Road Test: Suzuki Bandit 1200 VS 1250

With a cult following that makes Scientology look like a small book club gathering, Suzuki’s Bandit 1200 has brought big-bore grunt to the biking masses. Does the new water-cooled engine continue this reign, or relegate it now to a forgotten religion?

Links: Suzuki Bandit 1200S owners review and Niall'Mackenzie's Bandit 1200S review.

Ask most riders what bike they think did the most to define the 1990s and they will probably say Ducati’s 916, Honda’s FireBlade or Suzuki’s GSX-R750. Which is fair enough, as those have always been the attention grabbers, but there is a bike that had a far more subtle influence during the same period – Suzuki’s Bandit 1200.

Like a sleeper secret agent the Bandit has been doing its part to corrupt a generation of bikers into its wicked ways since it was launched in 1996. This big-bore monster was the first proper streetbike, boasting an air/oil-cooled 1,157cc motor that was very closely related to the legendary GSX-R1100’s lump while its styling was simple, naked and designed to show off this heart of metal. It wheelied like a banshee and went round corners, too. A perfect example of the philosophy keep it simple.

Throughout its eleven-year lifespan both the look and the physical components of the Bandit 1200 remained virtually unchanged. A few subtle tweaks here and there freshened it up while a stiffer chassis in 2005 provided a stopgap model for what was to come. In 2007 Suzuki took the plunge and fitted a new engine into the Bandit 1200, and not just any engine, a brand new water-cooled unit designed specifically for the bike. The Bandit was no longer living in the past, it now had its own heart as well as a new attitude. But it also had a new market positioning.

When it was launched the Bandit was the only big bore streetbike around. Now the market is flooded with them and the big Suzuki has been forced to find a new niche. Rather than chase the performance crowd with alloy frames, inverted forks, radial brakes and sharp styling the Bandit has pitched itself at the more budget-conscious buyer. With a price tag of £5,399 for a naked 1250 or £5,799 for a half-faired with ABS the Bandit is now a big-engined, classic-styled do it all machine. Is this a step in the right direction or has Suzuki sucked all the life out of a generation-defining machine?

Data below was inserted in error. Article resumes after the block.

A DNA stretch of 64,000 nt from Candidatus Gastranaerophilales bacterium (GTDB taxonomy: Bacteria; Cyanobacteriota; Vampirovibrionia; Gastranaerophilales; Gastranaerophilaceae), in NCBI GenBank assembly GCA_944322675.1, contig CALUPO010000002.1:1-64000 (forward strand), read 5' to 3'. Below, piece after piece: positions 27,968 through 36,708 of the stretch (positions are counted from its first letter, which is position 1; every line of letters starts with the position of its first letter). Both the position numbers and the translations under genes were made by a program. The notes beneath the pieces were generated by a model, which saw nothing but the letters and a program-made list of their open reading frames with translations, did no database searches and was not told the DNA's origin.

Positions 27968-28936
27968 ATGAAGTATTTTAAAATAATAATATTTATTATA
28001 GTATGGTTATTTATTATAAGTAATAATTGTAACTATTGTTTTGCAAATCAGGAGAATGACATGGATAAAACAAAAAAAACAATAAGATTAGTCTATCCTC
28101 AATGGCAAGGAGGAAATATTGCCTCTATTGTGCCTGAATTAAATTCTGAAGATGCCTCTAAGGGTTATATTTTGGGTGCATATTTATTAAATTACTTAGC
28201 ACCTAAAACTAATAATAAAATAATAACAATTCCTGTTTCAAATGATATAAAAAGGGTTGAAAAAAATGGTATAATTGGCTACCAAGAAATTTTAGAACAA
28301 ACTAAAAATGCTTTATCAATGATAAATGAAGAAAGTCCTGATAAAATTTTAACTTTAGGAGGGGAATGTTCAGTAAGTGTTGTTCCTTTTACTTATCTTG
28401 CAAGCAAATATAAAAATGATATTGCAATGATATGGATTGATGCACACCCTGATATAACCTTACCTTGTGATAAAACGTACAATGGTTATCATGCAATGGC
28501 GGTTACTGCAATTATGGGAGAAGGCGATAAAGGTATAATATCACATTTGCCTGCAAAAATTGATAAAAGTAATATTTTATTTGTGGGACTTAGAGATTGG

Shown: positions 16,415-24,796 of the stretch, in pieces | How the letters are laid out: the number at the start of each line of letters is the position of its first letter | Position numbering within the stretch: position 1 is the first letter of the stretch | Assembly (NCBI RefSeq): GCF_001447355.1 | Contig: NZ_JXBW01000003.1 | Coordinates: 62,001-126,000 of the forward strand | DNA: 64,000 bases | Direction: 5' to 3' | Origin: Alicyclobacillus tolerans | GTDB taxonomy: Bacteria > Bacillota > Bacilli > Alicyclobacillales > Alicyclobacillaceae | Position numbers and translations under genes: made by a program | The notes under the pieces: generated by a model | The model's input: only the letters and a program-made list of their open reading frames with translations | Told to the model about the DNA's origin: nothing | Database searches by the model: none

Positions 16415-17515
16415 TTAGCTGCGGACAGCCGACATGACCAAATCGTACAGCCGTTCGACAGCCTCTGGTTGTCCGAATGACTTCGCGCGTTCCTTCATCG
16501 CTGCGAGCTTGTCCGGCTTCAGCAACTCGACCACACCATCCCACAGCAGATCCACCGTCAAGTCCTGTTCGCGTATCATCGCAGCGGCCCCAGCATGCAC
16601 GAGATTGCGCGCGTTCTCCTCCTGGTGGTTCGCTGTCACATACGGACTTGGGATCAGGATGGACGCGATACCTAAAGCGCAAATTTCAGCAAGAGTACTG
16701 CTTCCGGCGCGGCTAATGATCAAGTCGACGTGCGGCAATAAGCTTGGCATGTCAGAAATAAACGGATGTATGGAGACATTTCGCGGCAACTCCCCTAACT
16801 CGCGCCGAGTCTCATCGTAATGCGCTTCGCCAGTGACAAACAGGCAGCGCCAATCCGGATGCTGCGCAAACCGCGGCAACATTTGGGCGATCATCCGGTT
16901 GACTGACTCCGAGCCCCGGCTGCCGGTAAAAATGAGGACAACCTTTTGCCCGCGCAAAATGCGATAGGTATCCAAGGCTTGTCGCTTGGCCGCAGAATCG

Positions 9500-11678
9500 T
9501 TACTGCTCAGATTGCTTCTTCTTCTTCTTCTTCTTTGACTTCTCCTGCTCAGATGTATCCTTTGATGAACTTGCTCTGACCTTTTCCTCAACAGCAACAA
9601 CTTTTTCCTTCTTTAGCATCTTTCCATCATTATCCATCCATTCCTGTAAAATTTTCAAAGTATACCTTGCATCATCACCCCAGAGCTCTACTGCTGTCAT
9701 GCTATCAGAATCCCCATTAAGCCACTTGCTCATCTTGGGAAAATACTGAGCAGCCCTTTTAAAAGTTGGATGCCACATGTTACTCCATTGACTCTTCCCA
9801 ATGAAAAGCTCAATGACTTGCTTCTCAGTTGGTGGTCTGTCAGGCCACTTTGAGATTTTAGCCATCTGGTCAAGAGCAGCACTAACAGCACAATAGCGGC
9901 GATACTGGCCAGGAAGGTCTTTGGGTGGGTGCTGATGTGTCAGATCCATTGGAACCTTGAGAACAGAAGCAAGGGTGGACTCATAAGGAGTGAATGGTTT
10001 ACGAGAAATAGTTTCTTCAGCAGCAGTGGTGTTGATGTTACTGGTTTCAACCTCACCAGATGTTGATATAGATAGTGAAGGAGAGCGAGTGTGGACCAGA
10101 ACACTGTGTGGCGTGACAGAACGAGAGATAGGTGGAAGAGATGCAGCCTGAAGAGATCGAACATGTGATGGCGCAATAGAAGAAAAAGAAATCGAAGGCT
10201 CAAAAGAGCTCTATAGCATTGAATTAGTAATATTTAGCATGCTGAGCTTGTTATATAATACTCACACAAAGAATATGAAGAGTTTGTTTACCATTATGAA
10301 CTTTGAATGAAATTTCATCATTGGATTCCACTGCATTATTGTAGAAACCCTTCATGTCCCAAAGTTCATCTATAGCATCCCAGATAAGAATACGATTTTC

Having spent nearly quarter of a century churning out what is essentially an unchanged motor there are no surprises that the old 1200 engine feels completely sorted. We have been harping on a lot recently about Euro 3 and emissions laws so I’ll skirt over the fact that if it wasn’t for this legislation, the chances are that the Bandit’s engine would have remained air-cooled until the sun finally exploded and all life on earth was wiped out. And even then somewhere on a distant star a little green man would still be desperately tuning up one of these lumps for drag racing.
Owners of the GSX-R1100 (for this was the first bike to use the motor) must have thought they’d bought the Millenium Falcon by mistake in 1986, because even by modern standards the engine is a beauty. It must have kicked the arse out of the competition of the day. Back to back with the new water-cooled engine the old one feels far smoother. It’s an effortless engine to use. There is no fuss or drama, just a huge mountain of torque that is delivered in a perfectly smooth fashion. In comparison the new engine feels a bit less refined, has slightly more vibrations and just lacks that overall level of finish. It feels a bit like a cheap engine, which it is. But it’s still a strong powerplant and true to the Bandit’s values in every way.

I’m always reminded of a turbine engine when I ride the new 1250. In the redesign as well as a water jacket Suzuki did a load of internal work to make the motor spin up faster and give it even more torque. Open the throttle with the revs as low as 3,700rpm and the 1250 takes off like a cheetah. To all intents and purposes this is a monster twist-and-go engine, such is the infrequency that you have to change out of top. Which is a good thing because the gearbox is a step backwards. It’s not imprecise, just bloody loud and very clunky with every ratio change. It sounds like a little man inside the engine is physically hitting the cogs home with a hammer, and the throttle pick-up isn’t brilliant. Riding the carbed bike back to back with the injected one highlights just how smooth the initial pick up with carbs is. But carbs are dead now, and a little throttle snatch is just something we all just have to accept until it gets smoothed out in due course.